We all joke about “keeping up with the Joneses”. This timeless expression is synonymous with the human tendency to compare ourselves to others. Following the rise in suburbia, neighbors continue to “one-up” each other as a way to establish socioeconomic dominance. This neighborly competition plays out in categories like who has the best kept lawn, the newest car, and whose kid won first place in the spelling bee.
Just like we compare ourselves to our neighbors, businesses benchmark to see how they stack against the competition. In most cases a benchmark is an industry average, peer group or an index (like the DJI or NYSE). Displaying these benchmarks clearly helps your business identify areas for improvement and goal setting.
For example, how does Volkswagen stock compare to the BMW and DJI over the last 3 months?
Motivate your audience
More importantly, benchmarking is used to inspire action. The social pressure to be better (much like the Joneses) catalyzes when you see how you stack against your peers. When your company can see where you are in the standings, everyone works harder to get that one-up.
Are you using benchmarks effectively in your business? Here are some must-do’s to get you started.
Item #1: Start with the right metrics
Choose a relevant metric and the right benchmark. Users want benchmarks that are relevant to them. They want to compare themselves to the most similar set. Provide flexibility to define relevant comparisons for the user.
Depending on the action you want to inspire or the goals to set, select the metric that aligns. Then decide whether to compare to an industry, a region or a peer group.
Item #2: Make it easy to find yourself and your peers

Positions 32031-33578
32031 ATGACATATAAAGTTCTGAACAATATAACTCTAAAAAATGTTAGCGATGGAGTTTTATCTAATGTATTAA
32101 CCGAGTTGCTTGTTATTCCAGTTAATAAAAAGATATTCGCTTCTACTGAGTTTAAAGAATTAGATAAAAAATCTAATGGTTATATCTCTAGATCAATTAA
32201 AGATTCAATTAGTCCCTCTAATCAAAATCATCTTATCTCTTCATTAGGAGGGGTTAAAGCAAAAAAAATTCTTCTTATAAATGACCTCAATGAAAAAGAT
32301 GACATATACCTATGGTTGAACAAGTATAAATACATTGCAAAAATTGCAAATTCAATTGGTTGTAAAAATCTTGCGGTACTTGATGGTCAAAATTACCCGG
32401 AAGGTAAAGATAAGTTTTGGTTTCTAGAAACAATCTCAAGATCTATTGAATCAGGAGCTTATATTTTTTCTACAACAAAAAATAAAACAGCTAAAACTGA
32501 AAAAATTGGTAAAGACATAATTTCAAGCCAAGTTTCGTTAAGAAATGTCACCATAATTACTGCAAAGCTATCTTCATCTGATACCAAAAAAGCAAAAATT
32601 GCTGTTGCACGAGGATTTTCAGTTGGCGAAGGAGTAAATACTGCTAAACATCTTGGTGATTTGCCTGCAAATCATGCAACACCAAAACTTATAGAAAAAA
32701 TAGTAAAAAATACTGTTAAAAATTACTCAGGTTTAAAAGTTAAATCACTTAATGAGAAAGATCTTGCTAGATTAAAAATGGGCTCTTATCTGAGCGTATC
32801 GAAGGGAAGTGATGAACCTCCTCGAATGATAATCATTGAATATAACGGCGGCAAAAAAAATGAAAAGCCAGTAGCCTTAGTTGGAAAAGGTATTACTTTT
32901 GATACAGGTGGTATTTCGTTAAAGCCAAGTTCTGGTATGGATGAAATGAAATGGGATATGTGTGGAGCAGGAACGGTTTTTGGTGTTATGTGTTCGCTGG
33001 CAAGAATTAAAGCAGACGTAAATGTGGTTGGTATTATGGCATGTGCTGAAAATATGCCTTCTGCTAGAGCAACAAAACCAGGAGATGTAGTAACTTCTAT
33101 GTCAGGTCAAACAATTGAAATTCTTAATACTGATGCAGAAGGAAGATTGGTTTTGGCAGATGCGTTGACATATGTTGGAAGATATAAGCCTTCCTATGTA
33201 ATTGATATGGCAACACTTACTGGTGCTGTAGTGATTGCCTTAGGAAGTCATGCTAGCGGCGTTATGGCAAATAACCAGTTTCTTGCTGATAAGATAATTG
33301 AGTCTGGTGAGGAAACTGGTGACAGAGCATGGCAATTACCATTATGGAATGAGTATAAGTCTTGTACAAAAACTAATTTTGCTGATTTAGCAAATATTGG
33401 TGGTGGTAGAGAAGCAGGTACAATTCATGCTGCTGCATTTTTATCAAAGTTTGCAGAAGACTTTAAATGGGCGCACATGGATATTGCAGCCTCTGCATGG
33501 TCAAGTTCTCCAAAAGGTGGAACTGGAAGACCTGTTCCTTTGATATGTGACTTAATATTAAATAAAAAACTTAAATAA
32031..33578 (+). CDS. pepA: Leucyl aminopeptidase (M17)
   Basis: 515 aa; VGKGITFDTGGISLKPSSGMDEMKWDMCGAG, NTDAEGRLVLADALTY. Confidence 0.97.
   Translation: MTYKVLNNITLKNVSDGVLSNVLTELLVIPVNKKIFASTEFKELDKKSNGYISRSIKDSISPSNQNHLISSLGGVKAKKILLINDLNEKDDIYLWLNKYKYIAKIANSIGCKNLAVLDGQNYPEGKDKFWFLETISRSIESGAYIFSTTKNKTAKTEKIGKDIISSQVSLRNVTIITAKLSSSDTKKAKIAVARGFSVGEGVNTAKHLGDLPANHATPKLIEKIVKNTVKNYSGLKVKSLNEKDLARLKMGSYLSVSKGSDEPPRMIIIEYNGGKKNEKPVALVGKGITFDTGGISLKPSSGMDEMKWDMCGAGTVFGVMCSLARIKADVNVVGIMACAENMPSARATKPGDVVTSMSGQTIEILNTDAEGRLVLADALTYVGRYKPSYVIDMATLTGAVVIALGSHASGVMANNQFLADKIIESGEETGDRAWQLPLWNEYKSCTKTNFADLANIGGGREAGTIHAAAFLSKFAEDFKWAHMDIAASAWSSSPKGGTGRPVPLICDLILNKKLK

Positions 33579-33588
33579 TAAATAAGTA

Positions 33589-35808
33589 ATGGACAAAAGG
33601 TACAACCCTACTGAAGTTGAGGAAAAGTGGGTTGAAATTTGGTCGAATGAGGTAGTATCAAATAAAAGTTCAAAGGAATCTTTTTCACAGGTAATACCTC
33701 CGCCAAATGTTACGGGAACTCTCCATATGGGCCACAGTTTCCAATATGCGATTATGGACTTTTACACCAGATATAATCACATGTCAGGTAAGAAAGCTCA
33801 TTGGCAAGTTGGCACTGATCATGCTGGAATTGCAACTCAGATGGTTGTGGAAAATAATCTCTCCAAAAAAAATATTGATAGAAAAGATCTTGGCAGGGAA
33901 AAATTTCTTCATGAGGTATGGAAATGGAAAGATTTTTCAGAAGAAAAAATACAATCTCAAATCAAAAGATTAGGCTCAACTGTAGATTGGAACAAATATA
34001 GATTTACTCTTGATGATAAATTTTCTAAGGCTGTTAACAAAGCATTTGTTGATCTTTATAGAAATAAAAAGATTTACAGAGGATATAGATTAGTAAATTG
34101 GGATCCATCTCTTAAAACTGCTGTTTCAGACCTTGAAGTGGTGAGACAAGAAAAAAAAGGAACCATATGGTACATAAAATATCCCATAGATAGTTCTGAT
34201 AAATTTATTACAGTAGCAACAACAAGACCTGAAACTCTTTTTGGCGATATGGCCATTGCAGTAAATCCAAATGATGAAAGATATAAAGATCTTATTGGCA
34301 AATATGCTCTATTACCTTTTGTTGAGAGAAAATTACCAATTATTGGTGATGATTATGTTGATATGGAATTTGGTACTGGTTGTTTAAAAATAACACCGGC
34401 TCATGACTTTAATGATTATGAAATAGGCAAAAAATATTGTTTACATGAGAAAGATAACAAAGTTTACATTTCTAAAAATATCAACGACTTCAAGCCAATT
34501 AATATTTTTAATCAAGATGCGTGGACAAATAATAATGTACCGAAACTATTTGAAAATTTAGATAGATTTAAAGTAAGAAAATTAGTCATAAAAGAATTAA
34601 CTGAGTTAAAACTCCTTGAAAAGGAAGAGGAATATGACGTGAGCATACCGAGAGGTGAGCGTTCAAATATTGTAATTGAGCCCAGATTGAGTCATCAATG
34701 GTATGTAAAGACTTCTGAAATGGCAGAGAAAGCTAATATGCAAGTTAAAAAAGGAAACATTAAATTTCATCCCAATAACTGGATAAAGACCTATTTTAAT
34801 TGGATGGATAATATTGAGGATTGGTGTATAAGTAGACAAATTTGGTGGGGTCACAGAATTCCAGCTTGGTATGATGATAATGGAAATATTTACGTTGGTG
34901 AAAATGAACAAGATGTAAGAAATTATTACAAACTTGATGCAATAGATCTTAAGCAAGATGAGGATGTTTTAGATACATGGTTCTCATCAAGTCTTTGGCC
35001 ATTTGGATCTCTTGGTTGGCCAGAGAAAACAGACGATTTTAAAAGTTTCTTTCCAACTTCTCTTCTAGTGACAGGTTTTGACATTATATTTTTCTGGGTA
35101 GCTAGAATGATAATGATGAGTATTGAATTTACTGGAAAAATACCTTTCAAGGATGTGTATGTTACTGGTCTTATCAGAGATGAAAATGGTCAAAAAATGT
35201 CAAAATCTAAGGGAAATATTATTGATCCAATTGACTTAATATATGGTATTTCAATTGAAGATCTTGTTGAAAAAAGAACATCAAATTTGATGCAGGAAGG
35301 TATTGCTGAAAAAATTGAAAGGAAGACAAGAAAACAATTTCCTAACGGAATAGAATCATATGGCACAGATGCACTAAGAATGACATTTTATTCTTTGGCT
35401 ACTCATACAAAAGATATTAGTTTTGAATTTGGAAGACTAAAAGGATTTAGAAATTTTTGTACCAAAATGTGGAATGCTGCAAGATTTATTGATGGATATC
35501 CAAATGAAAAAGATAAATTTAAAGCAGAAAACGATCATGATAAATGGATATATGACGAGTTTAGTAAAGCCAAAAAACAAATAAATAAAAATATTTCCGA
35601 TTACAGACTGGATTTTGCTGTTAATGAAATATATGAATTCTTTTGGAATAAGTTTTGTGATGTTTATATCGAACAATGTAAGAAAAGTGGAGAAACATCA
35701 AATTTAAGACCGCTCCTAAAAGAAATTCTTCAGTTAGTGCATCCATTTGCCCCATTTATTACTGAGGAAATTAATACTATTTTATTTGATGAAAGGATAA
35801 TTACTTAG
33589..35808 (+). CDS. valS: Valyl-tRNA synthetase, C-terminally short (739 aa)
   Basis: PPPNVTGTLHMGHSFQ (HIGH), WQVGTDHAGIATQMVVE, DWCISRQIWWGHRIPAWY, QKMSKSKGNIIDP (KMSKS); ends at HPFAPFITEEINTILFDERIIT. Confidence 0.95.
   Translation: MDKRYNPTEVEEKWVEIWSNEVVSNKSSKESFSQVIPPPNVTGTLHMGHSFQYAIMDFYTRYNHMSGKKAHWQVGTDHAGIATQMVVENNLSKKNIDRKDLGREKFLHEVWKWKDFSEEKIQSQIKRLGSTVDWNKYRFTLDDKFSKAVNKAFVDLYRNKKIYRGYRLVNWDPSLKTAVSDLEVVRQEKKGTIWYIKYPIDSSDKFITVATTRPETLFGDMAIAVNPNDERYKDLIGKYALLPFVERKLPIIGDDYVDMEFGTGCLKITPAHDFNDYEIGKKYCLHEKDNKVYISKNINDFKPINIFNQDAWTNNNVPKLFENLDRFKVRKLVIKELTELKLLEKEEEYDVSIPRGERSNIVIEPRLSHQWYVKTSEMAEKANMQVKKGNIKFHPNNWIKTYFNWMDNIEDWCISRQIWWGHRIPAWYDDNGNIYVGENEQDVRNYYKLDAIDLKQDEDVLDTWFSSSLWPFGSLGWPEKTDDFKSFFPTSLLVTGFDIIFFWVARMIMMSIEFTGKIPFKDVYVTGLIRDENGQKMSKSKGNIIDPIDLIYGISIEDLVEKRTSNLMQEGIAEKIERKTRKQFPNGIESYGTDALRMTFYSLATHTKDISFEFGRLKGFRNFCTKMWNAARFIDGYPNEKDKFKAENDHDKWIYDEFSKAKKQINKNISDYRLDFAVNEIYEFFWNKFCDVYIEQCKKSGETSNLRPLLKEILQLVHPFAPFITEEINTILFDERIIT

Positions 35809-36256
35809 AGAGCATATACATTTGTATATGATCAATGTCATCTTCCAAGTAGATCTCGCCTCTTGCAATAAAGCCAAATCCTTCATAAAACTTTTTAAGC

When designing the display, think about making it as easy as possible for the audience. Will they be able to see within seconds where they stand? Users love benchmarks because it puts their performance in context. Can they easily identify where their peers are? Don’t make them work to figure it out, or the benchmark becomes ineffective even if the data is accurate.
Item #3: Clearly label your benchmarks
Benchmarks are often not well defined. It can refer to the average of all entities in the data. It can refer to top performers only. Label clearly. If you aren’t sure about your labels, ask a group of users to interpret what they see. You might be surprised at how different all the answers are.
Item #4: Include a large enough benchmark group
Sometimes you need to be careful about cutting your comparison set too thin. Now’s your chance to share your BIG Data and everything you know about the industry and customers. It’s not enough to say you're 5% below the national average, but to show your audience that it’s based on 10 years worth of data, or millions of survey responses, etc.. Show the depth of your data!
Need more help? Check out the benchmarking functionality within Juicebox where there are several visualizations focused on benchmarking and comparisons.
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